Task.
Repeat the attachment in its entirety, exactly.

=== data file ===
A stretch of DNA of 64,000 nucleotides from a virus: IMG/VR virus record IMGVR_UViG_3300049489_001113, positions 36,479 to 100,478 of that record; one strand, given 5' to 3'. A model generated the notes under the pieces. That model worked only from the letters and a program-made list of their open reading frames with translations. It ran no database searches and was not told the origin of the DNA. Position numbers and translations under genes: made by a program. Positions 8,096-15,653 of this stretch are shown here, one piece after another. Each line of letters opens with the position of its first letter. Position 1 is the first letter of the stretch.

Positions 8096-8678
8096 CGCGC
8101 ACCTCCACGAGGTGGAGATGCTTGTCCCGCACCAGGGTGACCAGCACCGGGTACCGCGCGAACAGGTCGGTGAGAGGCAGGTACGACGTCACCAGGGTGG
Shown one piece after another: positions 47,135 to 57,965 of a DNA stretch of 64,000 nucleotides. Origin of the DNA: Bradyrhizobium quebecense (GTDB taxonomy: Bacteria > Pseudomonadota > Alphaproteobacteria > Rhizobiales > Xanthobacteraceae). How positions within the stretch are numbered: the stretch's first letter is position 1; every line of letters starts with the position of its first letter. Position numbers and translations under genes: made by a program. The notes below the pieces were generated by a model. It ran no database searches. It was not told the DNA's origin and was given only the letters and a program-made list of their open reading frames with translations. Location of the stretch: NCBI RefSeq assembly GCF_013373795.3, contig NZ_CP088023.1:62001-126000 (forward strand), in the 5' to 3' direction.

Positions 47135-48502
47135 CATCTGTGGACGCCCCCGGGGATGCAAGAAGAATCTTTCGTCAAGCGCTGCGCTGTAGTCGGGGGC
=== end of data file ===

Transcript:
A stretch of DNA of 64,000 nucleotides from a virus: IMG/VR virus record IMGVR_UViG_3300049489_001113, positions 36,479 to 100,478 of that record; one strand, given 5' to 3'. A model generated the notes under the pieces. That model worked only from the letters and a program-made list of their open reading frames with translations. It ran no database searches and was not told the origin of the DNA. Position numbers and translations under genes: made by a program. Positions 8,096-15,653 of this stretch are shown here, one piece after another. Each line of letters opens with the position of its first letter. Position 1 is the first letter of the stretch.

Positions 8096-8678
8096 CGCGC
8101 ACCTCCACGAGGTGGAGATGCTTGTCCCGCACCAGGGTGACCAGCACCGGGTACCGCGCGAACAGGTCGGTGAGAGGCAGGTACGACGTCACCAGGGTGG
Shown one piece after another: positions 47,135 to 57,965 of a DNA stretch of 64,000 nucleotides. Origin of the DNA: Bradyrhizobium quebecense (GTDB taxonomy: Bacteria > Pseudomonadota > Alphaproteobacteria > Rhizobiales > Xanthobacteraceae). How positions within the stretch are numbered: the stretch's first letter is position 1; every line of letters starts with the position of its first letter. Position numbers and translations under genes: made by a program. The notes below the pieces were generated by a model. It ran no database searches. It was not told the DNA's origin and was given only the letters and a program-made list of their open reading frames with translations. Location of the stretch: NCBI RefSeq assembly GCF_013373795.3, contig NZ_CP088023.1:62001-126000 (forward strand), in the 5' to 3' direction.

Positions 47135-48502
47135 CATCTGTGGACGCCCCCGGGGATGCAAGAAGAATCTTTCGTCAAGCGCTGCGCTGTAGTCGGGGGC